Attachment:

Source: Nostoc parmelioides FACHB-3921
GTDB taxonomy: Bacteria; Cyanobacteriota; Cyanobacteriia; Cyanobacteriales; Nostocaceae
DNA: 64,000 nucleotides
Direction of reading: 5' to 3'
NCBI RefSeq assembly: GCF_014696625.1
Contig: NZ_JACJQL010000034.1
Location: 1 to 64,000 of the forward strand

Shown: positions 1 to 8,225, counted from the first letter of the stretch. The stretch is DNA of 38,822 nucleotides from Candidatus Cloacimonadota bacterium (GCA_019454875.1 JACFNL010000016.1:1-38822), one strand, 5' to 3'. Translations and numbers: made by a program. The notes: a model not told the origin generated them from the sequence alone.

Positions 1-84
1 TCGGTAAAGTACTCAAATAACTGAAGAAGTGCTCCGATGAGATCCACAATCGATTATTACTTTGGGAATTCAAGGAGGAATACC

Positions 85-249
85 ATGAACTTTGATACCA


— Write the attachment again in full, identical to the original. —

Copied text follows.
Source: Nostoc parmelioides FACHB-3921
GTDB taxonomy: Bacteria; Cyanobacteriota; Cyanobacteriia; Cyanobacteriales; Nostocaceae
DNA: 64,000 nucleotides
Direction of reading: 5' to 3'
NCBI RefSeq assembly: GCF_014696625.1
Contig: NZ_JACJQL010000034.1
Location: 1 to 64,000 of the forward strand

Shown: positions 1 to 8,225, counted from the first letter of the stretch. The stretch is DNA of 38,822 nucleotides from Candidatus Cloacimonadota bacterium (GCA_019454875.1 JACFNL010000016.1:1-38822), one strand, 5' to 3'. Translations and numbers: made by a program. The notes: a model not told the origin generated them from the sequence alone.

Positions 1-84
1 TCGGTAAAGTACTCAAATAACTGAAGAAGTGCTCCGATGAGATCCACAATCGATTATTACTTTGGGAATTCAAGGAGGAATACC

Positions 85-249
85 ATGAACTTTGATACCA